Intruder (1989)
By: Devon B. on July 14, 2006  |  Comments  |  Bookmark and Share
Wizard Entertainment (USA). Region 1, NTSC. 4:3. English DD 2.0. 88 minutes
The Movie
Director: Scott Spiegel
Starring: : Elizabeth Cox, Renée Estevez, Dan Hicks, Sam Raimi, Ted Raimi, Bruce Campbell, Lawrence Bender
Screenplay: Scott Spiegel, Lawrence Bender
Tagline: If this one does not scare you, you're already dead!
Country: USA
Years before he made it big producing films for Quentin Tarantino, Lawrence Bender was involved with Intruder. Also heavily involved was Scott Spiegel, a man who's been riding Sam Raimi's coattails for decades now.

Intruder is set at a small supermarket where Renée Estevez (Sleepaway Camp 2 and Emilio's sister) works alongside those wacky Raimis, Sam and Ted. A young female checker, not Estevez as claimed on the DVD slick, has her ex-con ex-boyfriend come into the store as it's closing. He chucks a major wobbly, and fights everyone in the store in a poorly choreographed brawl, and then disappears somewhere in supermarket. It takes the crew a while to find him, because, despite being a small store, the building has lots of square meters. Anyway, once they find the ex, they kick him out of the store. One of the guys informs the ex he better 'hope the cops get you before I do,' which is a really dumb thing to say because at that moment he DID have him. After all that excitement, the owners announce they're selling the store. As the crew are marking down prices overnight for the big clearance sale, someone starts killing them. I can think of nothing worse than dying at work, but then I work for a bunch of Catholics.

The film does showcase some style, but ultimately the style just highlights how badly done Intruder is in other areas, particularly the script. Even the style gets a bit lazy, with far too many upward angle shots from bins, floors, trolleys, and most anything shorter than the people, really. It's also too bad Bender hadn't hooked up with Tarantino yet, as maybe he could've doctored the script enough to make the oft misfired jokes funny.

Like the jokes, the performances are of a mixed quality, but Bender, Spiegel, Bruce Campbell, and Greg Nicotero all put in cameos. Don't be fooled by Campbell getting top billing on this release (or the still on the back that is obviously from a different movie), Campbell has less screen time here than Tarantino in Reservoir Dogs. The best thing about the casting is getting to see the Raimis on screen together and particularly getting to watch Sam get thrown around and sing a familiar song.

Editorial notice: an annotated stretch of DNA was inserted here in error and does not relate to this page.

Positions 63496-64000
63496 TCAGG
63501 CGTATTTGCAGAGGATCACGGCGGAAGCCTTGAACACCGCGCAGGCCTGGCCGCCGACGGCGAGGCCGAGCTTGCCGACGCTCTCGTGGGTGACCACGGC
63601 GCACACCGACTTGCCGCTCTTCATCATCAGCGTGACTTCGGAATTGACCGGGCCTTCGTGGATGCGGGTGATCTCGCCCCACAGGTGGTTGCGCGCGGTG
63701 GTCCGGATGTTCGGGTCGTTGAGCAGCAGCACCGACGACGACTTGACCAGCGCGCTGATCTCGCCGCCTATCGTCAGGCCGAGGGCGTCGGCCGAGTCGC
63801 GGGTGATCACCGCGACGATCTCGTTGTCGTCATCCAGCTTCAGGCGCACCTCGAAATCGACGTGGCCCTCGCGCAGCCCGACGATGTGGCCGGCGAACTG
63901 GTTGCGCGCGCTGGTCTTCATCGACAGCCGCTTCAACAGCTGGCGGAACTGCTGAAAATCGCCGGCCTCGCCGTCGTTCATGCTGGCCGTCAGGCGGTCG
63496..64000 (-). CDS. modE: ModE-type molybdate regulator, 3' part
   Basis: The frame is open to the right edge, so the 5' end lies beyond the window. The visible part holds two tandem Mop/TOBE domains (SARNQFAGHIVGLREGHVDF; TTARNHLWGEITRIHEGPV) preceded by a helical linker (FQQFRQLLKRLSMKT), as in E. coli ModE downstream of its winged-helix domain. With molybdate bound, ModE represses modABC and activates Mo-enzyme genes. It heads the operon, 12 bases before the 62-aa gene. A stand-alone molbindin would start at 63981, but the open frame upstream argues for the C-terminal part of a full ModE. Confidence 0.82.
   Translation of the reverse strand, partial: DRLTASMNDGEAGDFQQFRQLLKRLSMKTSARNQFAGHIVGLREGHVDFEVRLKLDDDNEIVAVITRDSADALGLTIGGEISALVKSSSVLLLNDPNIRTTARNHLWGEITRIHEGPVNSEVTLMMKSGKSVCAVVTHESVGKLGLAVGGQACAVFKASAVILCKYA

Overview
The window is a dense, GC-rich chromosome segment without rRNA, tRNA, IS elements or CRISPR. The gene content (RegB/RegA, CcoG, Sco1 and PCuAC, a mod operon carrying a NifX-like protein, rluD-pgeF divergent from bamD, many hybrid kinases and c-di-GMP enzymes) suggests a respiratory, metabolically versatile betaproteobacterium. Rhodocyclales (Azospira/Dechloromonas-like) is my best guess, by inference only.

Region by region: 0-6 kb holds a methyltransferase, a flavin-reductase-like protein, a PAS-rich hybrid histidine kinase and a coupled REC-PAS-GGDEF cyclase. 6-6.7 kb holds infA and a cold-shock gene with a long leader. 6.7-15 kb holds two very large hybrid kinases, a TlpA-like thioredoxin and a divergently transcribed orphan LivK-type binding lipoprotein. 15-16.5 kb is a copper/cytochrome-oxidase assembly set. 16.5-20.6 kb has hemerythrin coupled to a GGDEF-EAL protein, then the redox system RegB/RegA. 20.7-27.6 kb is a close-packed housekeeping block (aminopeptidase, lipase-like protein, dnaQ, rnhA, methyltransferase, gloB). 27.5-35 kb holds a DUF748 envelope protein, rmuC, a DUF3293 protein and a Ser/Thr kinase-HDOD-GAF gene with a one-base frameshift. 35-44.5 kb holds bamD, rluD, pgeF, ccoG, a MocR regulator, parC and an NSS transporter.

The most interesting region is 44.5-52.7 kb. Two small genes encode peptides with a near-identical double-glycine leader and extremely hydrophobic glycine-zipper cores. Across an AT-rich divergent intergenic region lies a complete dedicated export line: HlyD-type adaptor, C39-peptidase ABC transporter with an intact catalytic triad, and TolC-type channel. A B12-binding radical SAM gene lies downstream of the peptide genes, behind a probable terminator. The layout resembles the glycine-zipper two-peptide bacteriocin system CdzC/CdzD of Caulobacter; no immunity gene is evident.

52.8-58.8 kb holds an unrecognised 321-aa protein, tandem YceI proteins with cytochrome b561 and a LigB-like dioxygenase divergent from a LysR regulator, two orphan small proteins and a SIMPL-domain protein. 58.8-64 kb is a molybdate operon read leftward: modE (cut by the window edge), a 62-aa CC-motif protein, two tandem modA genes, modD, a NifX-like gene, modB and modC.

Of course, the big selling point for this DVD is the opportunity to see Intruder uncut. In the 80s, the gore was X-rated (US) and unseen, but now it's just stills on the back. Don't look at the stills on the back, by the way, as they contain spoilers. Anyway, Tarantino has proclaimed the film is completely different with the gore. But as we all know, Tarantino often has his head up his arse. While the KNB FX work DOES help the film, it does not fix all the other problems. It takes nearly 40 minutes to get to the first reinstated gore sequence, and the movie still has lots of nothing much happening, a slew of murders, then nothing much happening till the end. The pacing is still terrible, and the kills still needed to be spread out within the film. The FX also are sometimes poorly presented. The much discussed slicer sequence is poorly edited, and that spoils the effect almost completely.
Intruder is presented at 1.33:1. It suffers specks, dirt, and significant grain, but at least it's uncut.
The audio is a two-channel mix. The volume can jump a bit, and the dialogue can be muffled by sound effects and the score. Sometimes the dialogue is just inaudible even on its own.
Extra Features
The DVD includes a website link, a new trailer for the film, and trailers for a few other Full Moon movies. There were a couple of deleted scenes, including extra gore, on a previous DVD release, so it's too bad those didn't make it to this DVD.
The Verdict
Intruder has far too long a setup for its few murders, even if they're now bloody. The film has a cheesy 80s synth score, varied performances, and red herrings galore. While the gore does improve the film, all it does is elevate the film from boring dreck to watchable 80s slasher. I LIKE 80s slashers, but this film was made by people that thought they were doing a clever 80s slasher, which gives the whole thing a pomposity a movie ultimately about cutting people up doesn't need. A lacklustre DVD also doesn't give the buyer much reason to care.
Movie Score
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